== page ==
UK ISPs stand to make a lot of money from targeted advertising
The online advertising industry has launched a set of guidelines for a genre of adverts that have been causing controversy.
The code of practice drawn up by the Internet Advertising Bureau looks specifically at behavioural advertising.
This form of advertising delivers ads based on people's browsing activity and is therefore far more targeted.
UK ISP BT is planning to roll out such advertising developed by US firm Phorm.
The guidelines which have been signed by key players including Phorm, AOL, Google, Microsoft and Yahoo agree on three core commitments:
- Notice. A company collecting and using online information for behavioural advertising must clearly inform a consumer that data is being collected for this purpose
- Consent. A company collecting and using online data for behavioural advertising must provide a mechanism for users to decline behavioural advertising and where applicable seek a consumer's consent.
- Education. A company collecting and using online data for behavioural advertising must provide consumer with clear and simple information about their use of data for this purpose and how users can decline.
Behavioural advertising, in which customers who, for example, browse websites about cars are sent advertisements about cars, has long been controversial with privacy advocates.
The industry is keen to stress that advertisers do not know who individual users are because the information collected is anonymous.
"There is no personally identifiable information. They don't have your name, address or phone number. Instead search terms are linked to a random cookie number in a general geographic area," said Nate Elliott, a principal researcher at Forrester.
He said he had been surprised at the level of controversy raised by Phorm's partnership with BT.
"There are dozens of companies that have been doing this type of advertising for years. Google stores search information and uses it to better target future searches, for example," he said.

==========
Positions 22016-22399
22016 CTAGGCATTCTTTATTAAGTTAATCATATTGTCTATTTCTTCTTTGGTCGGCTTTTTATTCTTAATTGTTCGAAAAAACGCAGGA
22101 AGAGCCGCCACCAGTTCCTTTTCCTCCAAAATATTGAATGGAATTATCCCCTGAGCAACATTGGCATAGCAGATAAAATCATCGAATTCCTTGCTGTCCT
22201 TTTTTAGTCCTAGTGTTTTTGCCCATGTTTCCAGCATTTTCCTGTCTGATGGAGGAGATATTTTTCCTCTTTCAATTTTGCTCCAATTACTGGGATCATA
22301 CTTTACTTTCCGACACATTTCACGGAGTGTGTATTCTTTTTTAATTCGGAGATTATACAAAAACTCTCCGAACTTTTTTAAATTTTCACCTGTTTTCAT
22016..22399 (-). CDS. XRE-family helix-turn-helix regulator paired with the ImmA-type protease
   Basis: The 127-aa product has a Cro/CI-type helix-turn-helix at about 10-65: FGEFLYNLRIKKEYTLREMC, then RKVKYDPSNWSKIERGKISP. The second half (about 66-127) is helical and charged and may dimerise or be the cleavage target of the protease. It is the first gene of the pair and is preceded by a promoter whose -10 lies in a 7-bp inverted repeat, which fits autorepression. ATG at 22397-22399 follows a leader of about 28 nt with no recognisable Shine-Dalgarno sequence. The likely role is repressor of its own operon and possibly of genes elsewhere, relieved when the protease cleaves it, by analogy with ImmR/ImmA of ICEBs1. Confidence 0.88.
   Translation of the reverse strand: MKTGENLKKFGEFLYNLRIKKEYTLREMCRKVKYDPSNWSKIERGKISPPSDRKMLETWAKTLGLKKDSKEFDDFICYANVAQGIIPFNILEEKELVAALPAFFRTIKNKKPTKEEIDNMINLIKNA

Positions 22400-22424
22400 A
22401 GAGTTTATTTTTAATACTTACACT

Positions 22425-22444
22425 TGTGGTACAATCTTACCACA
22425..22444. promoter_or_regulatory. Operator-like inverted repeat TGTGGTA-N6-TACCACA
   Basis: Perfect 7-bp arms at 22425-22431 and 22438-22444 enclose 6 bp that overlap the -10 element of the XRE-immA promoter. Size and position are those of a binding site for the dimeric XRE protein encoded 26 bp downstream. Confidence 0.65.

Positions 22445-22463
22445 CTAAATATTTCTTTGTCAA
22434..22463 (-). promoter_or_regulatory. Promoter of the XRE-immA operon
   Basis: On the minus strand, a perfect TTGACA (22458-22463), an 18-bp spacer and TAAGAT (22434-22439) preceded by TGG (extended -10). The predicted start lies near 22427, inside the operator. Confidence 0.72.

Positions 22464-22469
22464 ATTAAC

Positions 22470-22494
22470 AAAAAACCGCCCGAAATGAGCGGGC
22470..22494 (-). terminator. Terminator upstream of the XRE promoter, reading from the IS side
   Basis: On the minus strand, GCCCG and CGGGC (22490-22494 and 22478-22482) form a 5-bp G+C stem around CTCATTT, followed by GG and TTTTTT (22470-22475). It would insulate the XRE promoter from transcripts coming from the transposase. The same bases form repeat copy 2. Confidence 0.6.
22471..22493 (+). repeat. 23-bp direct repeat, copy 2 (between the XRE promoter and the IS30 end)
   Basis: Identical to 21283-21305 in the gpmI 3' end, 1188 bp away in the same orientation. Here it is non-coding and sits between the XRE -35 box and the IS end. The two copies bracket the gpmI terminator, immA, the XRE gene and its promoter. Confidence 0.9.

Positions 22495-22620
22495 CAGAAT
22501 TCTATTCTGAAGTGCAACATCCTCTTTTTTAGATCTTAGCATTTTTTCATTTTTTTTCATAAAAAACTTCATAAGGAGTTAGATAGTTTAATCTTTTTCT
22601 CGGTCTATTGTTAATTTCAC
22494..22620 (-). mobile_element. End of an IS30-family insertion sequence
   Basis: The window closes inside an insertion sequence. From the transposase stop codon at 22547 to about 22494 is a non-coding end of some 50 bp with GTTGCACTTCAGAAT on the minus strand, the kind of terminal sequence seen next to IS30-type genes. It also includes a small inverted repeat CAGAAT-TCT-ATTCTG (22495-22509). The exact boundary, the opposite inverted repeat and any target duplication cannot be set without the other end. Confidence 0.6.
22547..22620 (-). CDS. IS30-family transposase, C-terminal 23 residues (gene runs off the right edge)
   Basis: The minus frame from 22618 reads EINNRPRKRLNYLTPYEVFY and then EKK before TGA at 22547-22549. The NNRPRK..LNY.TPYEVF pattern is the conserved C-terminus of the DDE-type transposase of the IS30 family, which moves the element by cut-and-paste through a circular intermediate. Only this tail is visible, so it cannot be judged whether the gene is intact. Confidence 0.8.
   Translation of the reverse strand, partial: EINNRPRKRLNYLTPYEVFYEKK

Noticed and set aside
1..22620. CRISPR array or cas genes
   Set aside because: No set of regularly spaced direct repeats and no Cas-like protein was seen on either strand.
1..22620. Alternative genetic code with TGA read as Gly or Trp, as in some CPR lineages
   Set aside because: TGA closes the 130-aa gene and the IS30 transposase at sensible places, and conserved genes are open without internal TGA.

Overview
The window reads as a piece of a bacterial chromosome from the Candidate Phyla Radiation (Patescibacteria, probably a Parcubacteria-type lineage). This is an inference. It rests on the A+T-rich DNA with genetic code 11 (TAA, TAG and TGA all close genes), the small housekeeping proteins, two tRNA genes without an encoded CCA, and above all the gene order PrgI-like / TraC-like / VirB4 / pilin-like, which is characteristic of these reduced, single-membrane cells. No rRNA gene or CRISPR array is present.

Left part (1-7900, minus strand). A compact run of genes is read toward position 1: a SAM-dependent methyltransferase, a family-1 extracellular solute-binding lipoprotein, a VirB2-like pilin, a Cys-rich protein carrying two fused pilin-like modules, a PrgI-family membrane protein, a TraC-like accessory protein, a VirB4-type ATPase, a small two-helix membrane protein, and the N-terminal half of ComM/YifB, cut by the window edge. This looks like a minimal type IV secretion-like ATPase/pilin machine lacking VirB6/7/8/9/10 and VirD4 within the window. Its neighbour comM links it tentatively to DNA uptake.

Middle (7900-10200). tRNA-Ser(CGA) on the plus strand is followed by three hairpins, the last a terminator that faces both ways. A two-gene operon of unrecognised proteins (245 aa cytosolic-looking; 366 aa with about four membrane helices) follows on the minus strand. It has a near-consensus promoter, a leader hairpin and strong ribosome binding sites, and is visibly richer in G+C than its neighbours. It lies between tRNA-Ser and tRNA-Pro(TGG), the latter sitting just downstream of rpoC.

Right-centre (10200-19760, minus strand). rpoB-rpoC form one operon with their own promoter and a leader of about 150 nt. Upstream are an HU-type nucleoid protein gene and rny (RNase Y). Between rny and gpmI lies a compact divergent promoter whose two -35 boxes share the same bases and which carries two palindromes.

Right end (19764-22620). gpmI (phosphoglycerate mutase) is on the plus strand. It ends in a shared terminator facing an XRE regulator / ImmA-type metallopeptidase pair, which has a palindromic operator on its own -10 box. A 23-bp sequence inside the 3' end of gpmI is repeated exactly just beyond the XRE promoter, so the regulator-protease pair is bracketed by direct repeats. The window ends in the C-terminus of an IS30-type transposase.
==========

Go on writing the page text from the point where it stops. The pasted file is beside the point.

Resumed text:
According to Forrester 26% of European online advertisers used behavioural-based systems during 2008.
The IAB estimates that behavioural advertising could generate an income of £200m for UK online advertisers.
The promise to make it easy for customers to opt out of such services will not go far enough for some who want to see all such services offered on an opt-in basis.
BT told the BBC that it is likely to offer its Webwise service, the technology devised by Phorm, on an opt-in basis.
It has not yet given a date for when the service will roll out but has completed several trials of the technology.
The first two of these trials created controversy because they were conducted without the consent of BT customers.
The European Commission is still considering whether it will take action against BT on this matter.
Privacy campaigner Richard Clayton thinks the code of practice is doomed to failure because it doesn't address the opt-in debate.
"The bottom line is that if I'm prepared to tell advertisers where I browse and what adverts I want then all well and good, but I don't want them snooping on me," he said.
"The IAB has gone to great lengths to ensure that the industry protects and educates consumers on their rights and choices," said Nick Stringer, head of regulatory affairs at the IAB.
"Behavioural advertising has clear benefits to consumers, delivering more relevant advertising and keeping most of the content and services we enjoy free of charge.
"However it's in its infancy and we need to let consumers know they are in control," he said.